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ILAS 225
Southeast Asia: Crossroads of the World

Professor Patricia Henry
Dept. of Foreign Languages

I. (Hindu) Cultural Concepts Underlying Mahabharata

A. Karma: every action has a result.

B. Rebirth: after death, one is reborn according to one's karma in one's     previous life.

C. Caste: humans are born into a particular caste which they cannot   change except through rebirth.
         1. brahmana = specialists in religion and ritual
         2. ksatriya = specialists in war and governing
         3. vaisya = artisans
         4. sudra = peasants

D. Dharma: dutry, virtue, righteousness; doing what is appropriate to one's position in life.

E. Meditation: concentration on the inner truth of fundamental reality; not being distracted by the multiplicity of the world as it appears through the senses; seeing this world as an illusion.

F. Release: through meditation as a result of the power gained to remove oneself from the circle of karma and rebirth.

G. Powerful language: instead of being of being used for release, this power may be used in this world; words of a powerful rishi (holy man), who has gained strength through meditation, can modify the world.

II. The Story

A. Conflict among two sets of cousins over the throne of Hastinapura.
          1. The Pandawas: five sons of King Pandu (actually they are of semi-divine origin).
              Yudisthira (son of god of Justice, Dharma)
              Bhima (son of god of Wind, Vayu)
              Arjuna (son of god of Rain, Indra)
              Nakula & Sahadeva (twin sons of twin gods, the Asvins)
          2. The Kauravas: 100 sons of King Dhritarashtra, Duryodana, and others
          3. Krishna: kinsman of both sides, ally of the Pandavas.

B. Childhood and youth of the Pandavas and the Kauravas.
          1. Early conflict
          2. The wax-palace plot
          3. The dividing of the Kingdom; Indraprastha for the Pandavas

C. The Dice-game.
          1. The Kauravas cheat, with the help of Sakuni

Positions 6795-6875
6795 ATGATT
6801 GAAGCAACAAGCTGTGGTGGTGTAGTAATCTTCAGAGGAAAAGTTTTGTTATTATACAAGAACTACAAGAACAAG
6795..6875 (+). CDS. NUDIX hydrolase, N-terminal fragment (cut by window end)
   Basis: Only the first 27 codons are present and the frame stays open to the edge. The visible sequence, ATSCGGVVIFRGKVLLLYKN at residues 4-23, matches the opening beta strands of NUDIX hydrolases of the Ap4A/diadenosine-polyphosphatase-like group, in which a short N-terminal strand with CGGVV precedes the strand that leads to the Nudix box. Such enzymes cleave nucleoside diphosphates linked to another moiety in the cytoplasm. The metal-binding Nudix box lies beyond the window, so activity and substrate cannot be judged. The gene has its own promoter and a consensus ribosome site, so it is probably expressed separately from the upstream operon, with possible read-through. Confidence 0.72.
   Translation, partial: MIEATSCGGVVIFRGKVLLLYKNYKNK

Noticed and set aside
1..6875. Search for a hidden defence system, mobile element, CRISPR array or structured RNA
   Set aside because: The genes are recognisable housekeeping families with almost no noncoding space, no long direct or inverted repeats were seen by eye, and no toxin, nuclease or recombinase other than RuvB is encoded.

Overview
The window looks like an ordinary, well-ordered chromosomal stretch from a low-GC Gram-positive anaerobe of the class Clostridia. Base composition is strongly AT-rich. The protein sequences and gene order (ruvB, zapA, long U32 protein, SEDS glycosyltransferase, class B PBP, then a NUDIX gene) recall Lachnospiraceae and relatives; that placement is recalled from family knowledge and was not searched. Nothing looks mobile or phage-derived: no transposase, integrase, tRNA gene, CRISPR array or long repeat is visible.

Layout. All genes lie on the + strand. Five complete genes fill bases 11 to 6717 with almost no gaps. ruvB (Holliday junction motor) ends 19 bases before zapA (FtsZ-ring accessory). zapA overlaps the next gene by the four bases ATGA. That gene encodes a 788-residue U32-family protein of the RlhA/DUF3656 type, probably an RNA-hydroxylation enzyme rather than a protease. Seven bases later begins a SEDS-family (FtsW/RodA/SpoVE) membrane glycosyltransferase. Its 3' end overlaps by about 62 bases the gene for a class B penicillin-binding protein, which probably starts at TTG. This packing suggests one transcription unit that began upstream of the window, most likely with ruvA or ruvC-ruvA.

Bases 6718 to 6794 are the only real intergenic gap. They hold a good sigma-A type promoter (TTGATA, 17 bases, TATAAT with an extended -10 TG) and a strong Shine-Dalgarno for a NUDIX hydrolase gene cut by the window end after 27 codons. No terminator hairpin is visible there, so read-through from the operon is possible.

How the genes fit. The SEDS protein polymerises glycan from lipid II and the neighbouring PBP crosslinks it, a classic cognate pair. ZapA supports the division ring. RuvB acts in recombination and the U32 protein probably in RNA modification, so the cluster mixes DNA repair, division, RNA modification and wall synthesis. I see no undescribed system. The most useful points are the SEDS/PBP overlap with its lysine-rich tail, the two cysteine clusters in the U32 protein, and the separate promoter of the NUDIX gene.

2. Humiliation of the Pandavas and their wife Draupadi.
          3. Banishment of the Pandavas.

D. The return of the Pandavas.
          1. Attempts to avert war are in vain.
          2. The Bhagavad Gita: "God's (i.e. Krishna's) Song", a dialogue between Arjuna,

              who can't face killing his kinsmen, and Krishna, who persuades Arjuna that he 
              must do his duty as a ksatriya.
          3. The Baratayuddha: "Bharata-war." There is a great loss of life of both sides; the                 Pandavas eventually destroy the Kauravas.

E. The restoration of Hastinapura to the Pandavas.

III. The Sages (rishis) who speak in the story

A. Vasishta's curse: results in birth of the hero Bhisma, the King Santanu and Gangga.

B. Sanatanu's promise to the goddess Gangga: She leaves him after giving birth to Bhisma.

C. Bhisma's oath of chastity: Satyavati, grandmother of P's and K's, marries King Santanu.

D. Vyasa's curse: handicaps of King Pandu and King Dhitarashtra.

E. Kunti's boon: divine fathers of Pandavas.

F. The Curse of Pandu: hadicaps of king Pandu and King Dhritarashtra.

G. Draupadi's vow: eventual destruction of the Kauravas.

IV. The Sages who Speak in telling the Story

A. Vyasa dictates the story to the god Ganesha. Vyasa is in the story itself as the father of Pandu and Dhritarashtra.

B. The sage Vaisampayana tells the story to the King Janamejaya, the great-grandson of Arjuna.

C. Another sage, Suta, tells the story to the sages in the Naimisa forest.

V. The Role of Language in the Mahabharata

A. The main events of the story are motivated by language: blessings, curses, oaths, especially those spoken by sages who by the power of their asceticism must speak the truth; whatever they say comes true.

B. The telling of the story itself is an auspicious use of language. reading it, especially aloud, and listening to it, are seen as good in and of themselves. Those who read it are protected, benefited and taught about the reality of the world.


Link to Cover Page

ILAS 225
Southeast Asia: Crossroads of the World